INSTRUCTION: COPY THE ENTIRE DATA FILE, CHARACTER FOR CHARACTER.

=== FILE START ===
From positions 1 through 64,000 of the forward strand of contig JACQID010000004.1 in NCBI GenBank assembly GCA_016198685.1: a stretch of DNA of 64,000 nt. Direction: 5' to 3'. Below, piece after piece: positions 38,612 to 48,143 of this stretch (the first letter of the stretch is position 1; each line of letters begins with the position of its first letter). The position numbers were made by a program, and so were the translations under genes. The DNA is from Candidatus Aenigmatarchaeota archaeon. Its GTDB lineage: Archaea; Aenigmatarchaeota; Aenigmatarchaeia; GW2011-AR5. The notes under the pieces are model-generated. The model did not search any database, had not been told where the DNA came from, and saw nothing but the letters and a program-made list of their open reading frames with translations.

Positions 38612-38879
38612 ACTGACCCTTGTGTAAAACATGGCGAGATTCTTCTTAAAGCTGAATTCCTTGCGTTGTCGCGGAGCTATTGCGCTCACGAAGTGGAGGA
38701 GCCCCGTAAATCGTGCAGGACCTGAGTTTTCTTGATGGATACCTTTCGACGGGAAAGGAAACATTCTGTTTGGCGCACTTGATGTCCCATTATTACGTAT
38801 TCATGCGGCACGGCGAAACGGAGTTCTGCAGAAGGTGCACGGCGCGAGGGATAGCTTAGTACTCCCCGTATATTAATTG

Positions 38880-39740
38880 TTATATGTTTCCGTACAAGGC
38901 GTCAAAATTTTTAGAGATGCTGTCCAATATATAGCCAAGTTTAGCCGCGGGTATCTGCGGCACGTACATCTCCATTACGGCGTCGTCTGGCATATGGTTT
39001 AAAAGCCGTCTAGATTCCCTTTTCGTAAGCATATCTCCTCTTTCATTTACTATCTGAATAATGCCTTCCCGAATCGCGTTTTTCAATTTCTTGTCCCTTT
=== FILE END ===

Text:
From positions 1 through 64,000 of the forward strand of contig JACQID010000004.1 in NCBI GenBank assembly GCA_016198685.1: a stretch of DNA of 64,000 nt. Direction: 5' to 3'. Below, piece after piece: positions 38,612 to 48,143 of this stretch (the first letter of the stretch is position 1; each line of letters begins with the position of its first letter). The position numbers were made by a program, and so were the translations under genes. The DNA is from Candidatus Aenigmatarchaeota archaeon. Its GTDB lineage: Archaea; Aenigmatarchaeota; Aenigmatarchaeia; GW2011-AR5. The notes under the pieces are model-generated. The model did not search any database, had not been told where the DNA came from, and saw nothing but the letters and a program-made list of their open reading frames with translations.

Positions 38612-38879
38612 ACTGACCCTTGTGTAAAACATGGCGAGATTCTTCTTAAAGCTGAATTCCTTGCGTTGTCGCGGAGCTATTGCGCTCACGAAGTGGAGGA
38701 GCCCCGTAAATCGTGCAGGACCTGAGTTTTCTTGATGGATACCTTTCGACGGGAAAGGAAACATTCTGTTTGGCGCACTTGATGTCCCATTATTACGTAT
38801 TCATGCGGCACGGCGAAACGGAGTTCTGCAGAAGGTGCACGGCGCGAGGGATAGCTTAGTACTCCCCGTATATTAATTG

Positions 38880-39740
38880 TTATATGTTTCCGTACAAGGC
38901 GTCAAAATTTTTAGAGATGCTGTCCAATATATAGCCAAGTTTAGCCGCGGGTATCTGCGGCACGTACATCTCCATTACGGCGTCGTCTGGCATATGGTTT
39001 AAAAGCCGTCTAGATTCCCTTTTCGTAAGCATATCTCCTCTTTCATTTACTATCTGAATAATGCCTTCCCGAATCGCGTTTTTCAATTTCTTGTCCCTTT